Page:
Her son had calmed her a bit when she called him. “If Fred was in trouble, Mom, he’d have called.”
The thing was, she had not called my phone at all. I’d felt no vibration, but most of all, there was no voice mail message, no record of a missed call. Nothing. Most likely, she’d hit the wrong speed dial number, but you can’t convince her of that.
Nonetheless, the miracle had finally happened. My swollen lymph nodes were no longer swollen. Oh, there’s still a bit of swelling under the jawline, but no more than I’ve been used to for the past 70 years. Nothing back around on the side of the neck, reminding me of Senator John McCain’s lumpjaw.
Walking turned out to be the key secret. How about that?
I’m good at walking.
Besides, it seems right. We humans were not evolved to be sedentary. Our forebears were hunters and gatherers, homo sapiens who knew that to stop moving meant death.
And there you have it. I’m continuing to take apple cider vinegar, a minimum of three separate tablespoons per day. I didn’t do any excessive walking today. The mini-tramp has not been touched for two days in a row. This is the first full day (24 hour period) with neither of those remedies being applied, and the glands–uh, nodes–are “staying down”, at least for the moment.
That’s my experience to date. Feel free to share yours in the Comments.
UPDATE: September 22, 2013
Recently, at least two viewers of this page found it by searching for swollen lymph glands caused by lifting weights, especially lifting over one’s head. Those keyword searches prompted me to say this about that:
I hadn’t thought about the possibility, but it could be that heavy weight lifting really can trigger swollen lymph glands. I say this because for several months (3 or 4 at least) prior to noticing my own swollen nodes, I’d been doing just that–lifting weights over my head. I’m crowding 70 years of age, had realized that my military press capability had gone way down in the last 50 years, and decided to build my strength back up for that particular lift.
Our home has low ceilings, so using a barbell would have been problematic. The weights would have impacted the ceiling boards with every lift. So, instead, I used a pair of 25 pound dumbbells, one in each hand, but lifted them simultaneously as if there were an invisible bar running between them. The idea was that when I’d gotten the reps high enough–three sets totaling at least 100 reps–I’d move up to 30 pounders, and go from there.
As it happened, I was just about ready to do that (move up to 30 pounders) when I realized the few minutes of heavy lifting every night…seemed to be creating a problem in my left shoulder. After a few weeks of thinking that over, I quit the overhead lifting entirely.
But the swollen glands, I now realize (after thinking back), were noticed while I was still lifting, a week or two before I quit.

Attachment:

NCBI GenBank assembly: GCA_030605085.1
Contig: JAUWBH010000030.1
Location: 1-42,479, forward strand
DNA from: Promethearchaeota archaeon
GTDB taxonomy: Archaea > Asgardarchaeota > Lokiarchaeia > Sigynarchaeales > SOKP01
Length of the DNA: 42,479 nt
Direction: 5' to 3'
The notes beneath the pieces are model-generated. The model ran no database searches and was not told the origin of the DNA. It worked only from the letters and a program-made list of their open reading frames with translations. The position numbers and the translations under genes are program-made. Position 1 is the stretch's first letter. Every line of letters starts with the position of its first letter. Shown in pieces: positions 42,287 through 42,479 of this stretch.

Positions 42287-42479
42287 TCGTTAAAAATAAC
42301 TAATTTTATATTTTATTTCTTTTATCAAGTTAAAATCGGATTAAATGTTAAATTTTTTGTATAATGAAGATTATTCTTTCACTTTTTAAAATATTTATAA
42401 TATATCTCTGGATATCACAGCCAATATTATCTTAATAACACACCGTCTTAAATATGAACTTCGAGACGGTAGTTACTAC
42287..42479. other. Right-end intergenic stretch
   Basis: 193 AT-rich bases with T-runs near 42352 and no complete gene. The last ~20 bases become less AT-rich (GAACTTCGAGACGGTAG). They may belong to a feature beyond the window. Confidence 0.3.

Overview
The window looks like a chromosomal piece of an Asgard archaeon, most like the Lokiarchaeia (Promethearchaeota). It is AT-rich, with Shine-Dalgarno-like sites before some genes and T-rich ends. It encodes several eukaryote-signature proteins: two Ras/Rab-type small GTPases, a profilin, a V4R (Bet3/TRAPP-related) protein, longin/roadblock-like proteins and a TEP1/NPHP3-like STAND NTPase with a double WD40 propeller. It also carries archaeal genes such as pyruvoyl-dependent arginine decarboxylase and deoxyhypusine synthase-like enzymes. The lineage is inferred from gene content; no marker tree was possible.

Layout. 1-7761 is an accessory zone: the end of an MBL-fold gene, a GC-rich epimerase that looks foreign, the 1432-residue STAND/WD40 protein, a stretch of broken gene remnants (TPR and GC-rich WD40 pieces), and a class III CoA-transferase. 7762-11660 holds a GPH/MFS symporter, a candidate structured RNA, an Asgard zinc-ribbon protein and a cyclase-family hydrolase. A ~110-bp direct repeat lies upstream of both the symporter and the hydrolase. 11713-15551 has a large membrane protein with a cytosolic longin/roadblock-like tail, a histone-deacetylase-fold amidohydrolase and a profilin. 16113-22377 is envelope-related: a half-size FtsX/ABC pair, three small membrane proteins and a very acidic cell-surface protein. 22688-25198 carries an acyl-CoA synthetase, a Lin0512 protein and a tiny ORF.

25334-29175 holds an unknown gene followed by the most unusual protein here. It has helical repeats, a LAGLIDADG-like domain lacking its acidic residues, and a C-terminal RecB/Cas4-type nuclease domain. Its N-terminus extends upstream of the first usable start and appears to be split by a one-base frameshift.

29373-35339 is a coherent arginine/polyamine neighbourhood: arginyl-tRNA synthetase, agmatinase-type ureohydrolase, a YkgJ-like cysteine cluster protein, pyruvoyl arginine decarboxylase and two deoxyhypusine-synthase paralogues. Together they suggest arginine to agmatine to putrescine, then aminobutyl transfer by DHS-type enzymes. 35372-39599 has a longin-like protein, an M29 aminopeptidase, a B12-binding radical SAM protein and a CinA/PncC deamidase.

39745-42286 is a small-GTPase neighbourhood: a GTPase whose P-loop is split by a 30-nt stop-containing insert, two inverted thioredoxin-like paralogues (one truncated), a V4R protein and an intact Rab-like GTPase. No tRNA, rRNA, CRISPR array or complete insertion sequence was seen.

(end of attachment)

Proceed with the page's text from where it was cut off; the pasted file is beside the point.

Summary: I don’t know for a fact that the lifting triggered the gland swelling, but it certainly does seem coincidental, and I do not believe in coincidence. You’ll need to draw your own conclusions, of course.
And finally, now that some weeks have passed since I first wrote this article, how are my lymph nodes doing?
Well, not bad, really. I’ve quit the vinegar entirely. It’s nasty stuff, and it didn’t seem to be doing anything worthwhile that I could tell. I’ve never gotten back on the mini trampoline since those first two sessions. But any form of mild thumping (fingertips) near a swollen gland does seem to help, and walking is still my Holy Grail of node swelling reduction.
I finally realized there were swollen lymph spots all over my body–neck, right armpit, right side of groin, left rear side of skull, etc. But they’re all pretty much under control at this point. That is, when they do get big enough to be worrisome (or just plain irritating), I can get them back to a “low roar” in short order.
UPDATE: October 2, 2014
It was necessary to wait until I was sure to post this latest tidbit, but I can now say with confidence that, for me at least, nothing works better to reduce lymph node swelling(s) than a simple wand massager with a “buzz” setting that vibrates vigorously. During the year following the last update, nodes running down both sides of my neck were proving stubbornly problematic. I’ll spare you the unimportant details, but for a period of several months–with nothing else working, including walking–I tried a fairly lengthy regimen of supplements form the Nature’s Sunshine company that are specifically designed to cleanse and drain lymph nodes.
The supplements worked…sort of. But the improvement only went so far, and that wasn’t far enough.
Then about three weeks ago, I bought a wand massager. Moving the vibrator head slowly along the swollen nodes for 15 minutes a day produced remarkable–and more importantly, consistent–results. I do have to confess to being on the lazy side and a bit lackadaisical about my self discipline; when the nodes are knocked down far enough that they don’t “bug” me, I wind up skipping the daily massaging routine until the swelling increases enough to once again be bothersome.
But the massager works.
One of the beautiful things about using a wand massager is that it’s easy to find a way to let the time pass while the massage motor is running. My favorite method is to hold the massager in my left hand so my right hand is free to click my computer’s mouse during a game of Hearts.